Food, Mood, And Wellbeing: Is The Western Diet Making Us Sick?
Is the Western diet making us sick? Many people think so. The connection between our food and our foods, as well as our overall wellness, can't be ignored
You don’t have to be a doctor to know that burgers, steak, fries, and cake aren’t the type of food you should be eating. And yet, a great percentage of people (especially those living in developed countries) do tend to reach for these dishes on a daily basis.
The Western diet is an eating pattern rich in red meats, high-fat dairy, eggs, fried foods, butter, corn, and sugar. Even more, it’s characterized by the intake of highly processed edibles, such as pre-packaged meats, canned vegetables and soups, and sugary drinks.
And its negative implications go much further than obesity. This kind of eating regime has been linked to diabetes, coronary disease, and hypertension, mainly caused by high levels of processed sugars, saturated and trans fats, and sodium. But, what’s even more fascinating is that continued research into this diet keeps bringing new evidence to light, connecting the foods it includes with inflammation, and consequently with autoimmune disease, cancer, and mental health issues.
How food causes damage
According to research, there are two ways in which calorie-rich fatty foods cause inflammation in the body.
The first is through changing the gut flora. Simply put, low-quality nutrients feed the ‘bad’ type of bacteria in our stomach, making our intestinal linings permeable. This leads to a higher likelihood of toxins from what we ingest making their way into our bloodstreams. As our body realizes this threat, it jumpstarts a fighting mechanism – our immune system – therefore making us sick.
The second, and more interesting, is the evidence showing that the very consumption of junk food is perceived by our body as a threat. The result: a hyperactive immune system that will, sooner or later, start attacking healthy cells.
The link between autoimmune disease, cancer, and inflammation
Autoimmune disease is a dysfunction in which the body is unable to make a distinction between healthy cells and those carrying risks (e.g., infection). Cancer, on the other hand, is the occurrence of damaged cells, which are not identified by the immune system, and thus allowed to reproduce and grow.
But how are they connected to what we eat?
The key lies in chronic inflammation within the body. As we’ve mentioned above, certain foods and lifestyle choices can cause the immune system to overreact, even when there’s no objective threat to eliminate. Such hyperactivity of white blood cells can cause DNA damage over time, which is, in fact, the cause of diseases like cancer.
If an immune system disorder is involved as well, the likelihood of developing further complications increases. This is mainly due to prolonged inflammatory processes. So, for example, those suffering from Crohn’s disease face a higher likelihood of developing colon cancer.
Eliminating triggers in the diet
The good news in all of this is the fact that there are simple ways to fight inflammation and its consequences. One such method is making a change in dietary habits. Navigating away from a Western diet and opting for whole food choices is the single best strategy to battle the effects of an unhealthy modern lifestyle.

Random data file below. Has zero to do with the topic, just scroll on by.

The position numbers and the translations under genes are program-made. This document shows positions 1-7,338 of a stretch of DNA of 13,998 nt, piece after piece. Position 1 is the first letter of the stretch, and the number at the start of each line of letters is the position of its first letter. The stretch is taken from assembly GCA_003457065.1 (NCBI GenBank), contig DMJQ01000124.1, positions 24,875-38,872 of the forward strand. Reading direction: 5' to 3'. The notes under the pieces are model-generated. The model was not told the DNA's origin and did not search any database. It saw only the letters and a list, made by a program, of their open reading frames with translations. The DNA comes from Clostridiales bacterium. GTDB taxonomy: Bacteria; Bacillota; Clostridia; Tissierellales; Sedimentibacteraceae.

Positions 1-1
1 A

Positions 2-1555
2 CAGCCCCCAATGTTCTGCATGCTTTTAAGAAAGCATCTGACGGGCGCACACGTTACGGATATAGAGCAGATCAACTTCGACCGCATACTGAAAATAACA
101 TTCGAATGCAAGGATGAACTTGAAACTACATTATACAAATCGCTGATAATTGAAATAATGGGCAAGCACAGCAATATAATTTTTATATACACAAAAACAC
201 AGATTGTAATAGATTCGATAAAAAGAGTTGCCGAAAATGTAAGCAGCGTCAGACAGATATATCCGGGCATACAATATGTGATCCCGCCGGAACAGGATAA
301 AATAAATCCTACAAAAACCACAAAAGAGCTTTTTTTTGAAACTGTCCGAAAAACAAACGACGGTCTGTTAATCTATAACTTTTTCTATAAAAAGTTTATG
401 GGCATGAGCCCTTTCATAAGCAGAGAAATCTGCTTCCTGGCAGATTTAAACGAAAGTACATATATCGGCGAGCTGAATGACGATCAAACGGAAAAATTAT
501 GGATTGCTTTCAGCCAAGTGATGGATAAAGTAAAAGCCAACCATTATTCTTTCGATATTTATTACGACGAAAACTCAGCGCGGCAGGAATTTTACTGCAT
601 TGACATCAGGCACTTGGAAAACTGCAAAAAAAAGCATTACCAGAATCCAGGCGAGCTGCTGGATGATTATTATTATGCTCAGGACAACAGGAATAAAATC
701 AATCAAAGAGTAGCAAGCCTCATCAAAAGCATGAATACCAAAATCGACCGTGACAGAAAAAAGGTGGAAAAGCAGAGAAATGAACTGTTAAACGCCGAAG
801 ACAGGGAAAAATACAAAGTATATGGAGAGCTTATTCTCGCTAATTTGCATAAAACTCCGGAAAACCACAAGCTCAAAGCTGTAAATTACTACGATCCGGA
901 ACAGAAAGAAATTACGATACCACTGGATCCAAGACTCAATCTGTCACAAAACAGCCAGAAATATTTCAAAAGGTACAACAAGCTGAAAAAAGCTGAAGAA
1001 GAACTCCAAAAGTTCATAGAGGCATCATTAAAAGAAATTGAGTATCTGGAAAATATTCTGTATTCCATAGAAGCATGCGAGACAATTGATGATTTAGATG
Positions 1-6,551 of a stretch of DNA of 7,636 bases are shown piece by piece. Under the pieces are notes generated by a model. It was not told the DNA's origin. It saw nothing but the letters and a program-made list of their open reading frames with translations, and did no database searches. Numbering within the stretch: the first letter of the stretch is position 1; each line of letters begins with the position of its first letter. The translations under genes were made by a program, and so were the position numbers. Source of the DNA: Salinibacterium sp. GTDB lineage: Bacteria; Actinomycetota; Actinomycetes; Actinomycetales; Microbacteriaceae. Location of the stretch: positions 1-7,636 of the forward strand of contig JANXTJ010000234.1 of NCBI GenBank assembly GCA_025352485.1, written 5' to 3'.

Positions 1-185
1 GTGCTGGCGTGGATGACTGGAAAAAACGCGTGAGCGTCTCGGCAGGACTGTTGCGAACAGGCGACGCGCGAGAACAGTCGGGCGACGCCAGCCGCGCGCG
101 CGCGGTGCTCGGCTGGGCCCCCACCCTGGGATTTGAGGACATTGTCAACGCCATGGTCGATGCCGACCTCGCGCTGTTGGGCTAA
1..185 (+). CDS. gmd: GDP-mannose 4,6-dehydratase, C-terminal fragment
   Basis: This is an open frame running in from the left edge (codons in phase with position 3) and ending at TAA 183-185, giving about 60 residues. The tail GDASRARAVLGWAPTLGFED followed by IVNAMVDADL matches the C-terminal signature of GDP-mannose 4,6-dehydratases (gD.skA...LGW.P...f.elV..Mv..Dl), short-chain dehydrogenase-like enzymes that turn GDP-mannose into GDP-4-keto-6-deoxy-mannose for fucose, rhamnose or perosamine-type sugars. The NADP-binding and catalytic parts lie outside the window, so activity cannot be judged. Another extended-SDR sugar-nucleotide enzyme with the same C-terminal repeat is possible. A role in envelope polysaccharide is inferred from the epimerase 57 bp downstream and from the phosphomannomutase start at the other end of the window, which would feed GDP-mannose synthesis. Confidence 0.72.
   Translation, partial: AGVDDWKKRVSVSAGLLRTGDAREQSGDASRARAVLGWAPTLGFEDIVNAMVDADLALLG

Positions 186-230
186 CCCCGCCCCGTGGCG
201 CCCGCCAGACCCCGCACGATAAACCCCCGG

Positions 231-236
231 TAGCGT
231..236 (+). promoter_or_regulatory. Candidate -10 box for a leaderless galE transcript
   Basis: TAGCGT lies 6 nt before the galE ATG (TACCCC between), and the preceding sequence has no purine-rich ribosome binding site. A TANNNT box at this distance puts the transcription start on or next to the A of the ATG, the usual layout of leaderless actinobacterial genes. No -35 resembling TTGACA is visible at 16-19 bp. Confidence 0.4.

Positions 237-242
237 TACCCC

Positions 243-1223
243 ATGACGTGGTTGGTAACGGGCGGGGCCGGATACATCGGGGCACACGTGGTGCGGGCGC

The Paleo diet, for example, offers a host of benefits. Rich in healthy choices, it regulates insulin, blood pressure, and triglyceride levels. Furthermore, it can contribute to weight and appetite management, as well as restoring healthy gut flora, all by removing the harmful constituents of a Western diet.
Being the basis of the autoimmune protocol (AIP), this restrictive diet can help treat and manage the symptoms of a number of ailments through resetting the body’s innate defense mechanism.
The list of foods allowed on a paleo meal plan mainly consists of lean meats, healthy fats, low glycemic index fruits, and vegetables, as well as nuts and seeds. Grains, legumes, dairy, and refined goods, including sugars, are entirely eliminated from the diet.
These restrictions may seem severe, but they do become easier to handle through practice and experience. Part of the trick is finding healthier alternatives to common inflammatory foods.
Does this mean that everyone should completely switch to a low-carb/Paleo diet?
Not exactly. At least, not for those who are healthy.
What current knowledge does suggest, however, is that as a society, we need to rethink the way we eat. Instead of allowing ourselves to gorge on highly processed junk food with little nutritive value, we need to start educating ourselves on the importance of a healthy lifestyle. And for most people, this includes much more than just what they eat.
Making the change
Those ready to take a proactive approach to a healthier self should look at the whole picture. In addition to possible micronutrient deficiencies caused by the typical Western diet, it’s also important to address factors such as sleep, fitness, and stress. Ultimately, all of these leave a significant mark on our appetites, digestive tract, our mental health, and cognitive performance.
Thus, making a change for the better means paying attention to every single link in the chain that makes up our wellbeing. This includes minimizing exposure to stress, practicing good sleep hygiene, and exercising a minimum of 150 minutes per week. These are all essential habits in ensuring longevity. And, when they’re coupled with stellar eating habits, they are what will help us feel better as a whole.